Willard is available to buy now on Blu-ray and stream on Shudder.
Willard (1971) has long been overlooked as a horror classic. Yet, Daniel Mann’s film is one of the most creative, complex and ingenious horror flicks of the early 70s. Its disappearance and lack of critical assessment were mainly due to the film vanishing during the 1980s, with many assuming it had been eaten away by rats in a dusty garage somewhere. But Willard survived and was finally released on Blu-ray in 2017, alongside its utterly bizarre sequel Ben (1972). Taking its cue from Hitchcock’s Psycho (1960), Mann’s movie would, like Hitchcock’s, explore the concepts of sexual repression, loneliness and isolation. Willard Stiles (Bruce Davison) is an introverted and socially awkward young man who lives with his overbearing and controlling mother. His repressed sexuality is evident throughout as he struggles to form meaningful connections with others, leading to a profound sense of loneliness and frustration. Here Mann’s film suggests that sexual repression can contribute to a distorted sense of self and a yearning for any type of loving connection.
Unlike Bates, Willard’s manipulative and controlling mother is alive at the start of the film, and the vast house they share is a maze of psychological torment for the young man as he attempts to navigate his own needs while his mother demands he attends to hers. In many ways, Willard’s relationship with his mother feels like a prequel to the events of Psycho, but unlike Norman Bates, Willard’s need for control and freedom takes a different turn. Willard does not become a serial killer dressed in his mother’s clothes; instead, he befriends rodents that offer love and companionship at a price. Willard is not evil, nor is he as psychologically damaged as Norman Bates; he is lonely, nervous and oppressed. Here Mann’s film explores toxic masculinity, power and control in relation to Willard’s sexuality. Willard works in a low-level position at his office, facing constant humiliation and mistreatment by his superiors and coworkers, brilliantly led by Ernest Borgnine. His lack of assertiveness and inability to challenge the power dynamics in his professional life mirrors his mother’s maternal control over him.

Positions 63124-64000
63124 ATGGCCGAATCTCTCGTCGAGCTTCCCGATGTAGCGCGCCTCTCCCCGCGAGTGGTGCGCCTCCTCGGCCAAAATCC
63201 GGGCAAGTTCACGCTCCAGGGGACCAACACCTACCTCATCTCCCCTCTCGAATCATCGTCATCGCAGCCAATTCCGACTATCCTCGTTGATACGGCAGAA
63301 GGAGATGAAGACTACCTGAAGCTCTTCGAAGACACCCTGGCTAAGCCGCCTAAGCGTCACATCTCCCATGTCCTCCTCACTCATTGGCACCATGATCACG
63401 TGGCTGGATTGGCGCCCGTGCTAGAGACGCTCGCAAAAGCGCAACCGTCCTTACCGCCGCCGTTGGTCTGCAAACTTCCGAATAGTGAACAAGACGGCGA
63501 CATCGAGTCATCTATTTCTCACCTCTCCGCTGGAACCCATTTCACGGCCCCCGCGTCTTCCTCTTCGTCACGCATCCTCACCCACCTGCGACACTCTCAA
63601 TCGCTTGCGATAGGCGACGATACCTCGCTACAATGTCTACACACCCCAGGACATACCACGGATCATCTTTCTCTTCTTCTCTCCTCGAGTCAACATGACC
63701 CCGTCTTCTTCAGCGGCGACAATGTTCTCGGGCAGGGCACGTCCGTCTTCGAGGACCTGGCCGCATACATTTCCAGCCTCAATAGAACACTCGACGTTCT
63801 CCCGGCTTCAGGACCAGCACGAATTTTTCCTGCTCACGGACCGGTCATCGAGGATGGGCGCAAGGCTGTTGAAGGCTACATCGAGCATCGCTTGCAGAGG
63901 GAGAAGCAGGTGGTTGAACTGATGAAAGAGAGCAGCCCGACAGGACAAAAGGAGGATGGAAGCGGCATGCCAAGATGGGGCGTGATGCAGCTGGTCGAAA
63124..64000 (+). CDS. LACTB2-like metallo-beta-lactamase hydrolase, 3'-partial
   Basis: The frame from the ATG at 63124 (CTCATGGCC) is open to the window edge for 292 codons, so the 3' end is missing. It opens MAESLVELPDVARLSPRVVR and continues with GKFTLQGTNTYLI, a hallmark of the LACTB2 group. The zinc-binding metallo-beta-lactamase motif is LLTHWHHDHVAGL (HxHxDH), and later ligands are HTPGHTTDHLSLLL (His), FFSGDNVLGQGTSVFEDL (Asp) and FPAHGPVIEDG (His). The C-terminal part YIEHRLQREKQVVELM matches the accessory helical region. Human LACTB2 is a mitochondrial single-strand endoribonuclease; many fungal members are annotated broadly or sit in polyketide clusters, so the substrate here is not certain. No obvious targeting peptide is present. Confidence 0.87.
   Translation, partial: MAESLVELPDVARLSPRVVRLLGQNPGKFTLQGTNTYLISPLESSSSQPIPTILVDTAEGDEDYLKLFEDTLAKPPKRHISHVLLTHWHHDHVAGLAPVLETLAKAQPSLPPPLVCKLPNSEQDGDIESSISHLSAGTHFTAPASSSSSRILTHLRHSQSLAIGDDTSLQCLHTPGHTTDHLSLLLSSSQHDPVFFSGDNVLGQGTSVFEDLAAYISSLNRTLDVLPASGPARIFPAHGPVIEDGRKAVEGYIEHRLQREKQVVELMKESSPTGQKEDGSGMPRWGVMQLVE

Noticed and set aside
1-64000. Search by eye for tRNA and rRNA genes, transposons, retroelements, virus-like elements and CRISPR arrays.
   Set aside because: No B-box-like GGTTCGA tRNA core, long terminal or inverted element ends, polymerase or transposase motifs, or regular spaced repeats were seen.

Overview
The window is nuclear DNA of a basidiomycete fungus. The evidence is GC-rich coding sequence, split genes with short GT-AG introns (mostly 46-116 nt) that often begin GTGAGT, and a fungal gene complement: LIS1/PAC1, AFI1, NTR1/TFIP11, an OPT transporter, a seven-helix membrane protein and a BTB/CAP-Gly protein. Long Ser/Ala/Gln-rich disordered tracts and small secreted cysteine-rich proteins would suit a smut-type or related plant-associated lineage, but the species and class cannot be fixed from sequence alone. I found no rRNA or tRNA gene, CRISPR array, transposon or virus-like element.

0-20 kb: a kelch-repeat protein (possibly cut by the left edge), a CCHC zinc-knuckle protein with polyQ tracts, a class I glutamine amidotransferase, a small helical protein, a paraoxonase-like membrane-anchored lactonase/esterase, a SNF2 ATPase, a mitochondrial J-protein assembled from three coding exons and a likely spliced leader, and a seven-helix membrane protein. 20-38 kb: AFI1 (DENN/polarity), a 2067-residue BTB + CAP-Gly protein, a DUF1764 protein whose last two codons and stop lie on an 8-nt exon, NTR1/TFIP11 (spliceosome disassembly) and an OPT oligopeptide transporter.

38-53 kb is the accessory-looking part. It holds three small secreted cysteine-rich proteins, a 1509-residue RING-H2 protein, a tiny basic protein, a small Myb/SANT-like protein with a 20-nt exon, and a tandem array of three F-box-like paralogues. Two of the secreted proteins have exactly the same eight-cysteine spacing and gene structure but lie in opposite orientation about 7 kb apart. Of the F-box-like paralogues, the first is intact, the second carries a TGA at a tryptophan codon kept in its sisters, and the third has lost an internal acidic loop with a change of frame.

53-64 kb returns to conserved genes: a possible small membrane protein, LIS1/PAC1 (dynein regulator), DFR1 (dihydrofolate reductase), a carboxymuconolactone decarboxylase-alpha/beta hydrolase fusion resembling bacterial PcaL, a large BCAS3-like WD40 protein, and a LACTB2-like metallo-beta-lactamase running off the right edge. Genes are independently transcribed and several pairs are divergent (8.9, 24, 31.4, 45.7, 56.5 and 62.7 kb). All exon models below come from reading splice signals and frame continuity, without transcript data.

As Willard befriends the rats that surround his gothic mansion he finds solace and companionship free from human judgement and a power that enables him to play havoc with those who persecute him. Mann’s movie tiptoes around the question of whether Willard is gay. Yet, it also explores the feelings of so many young men who hide their true selves as they attempt to navigate a heteronormative world. However, as with many early queer horrors, the movie’s final scenes are devastating, as young Willard’s journey to self-acceptance is cut short as he attempts to move away from the family of rats who initially gave him freedom. Willard would be re-made in 2003 with Crispin Blunt in the central role, but it’s Mann’s delicate psychological horror that shines as Davison skillfully explores the psyche of a lost and lonely boy looking for freedom, liberation and escape in all the wrong places.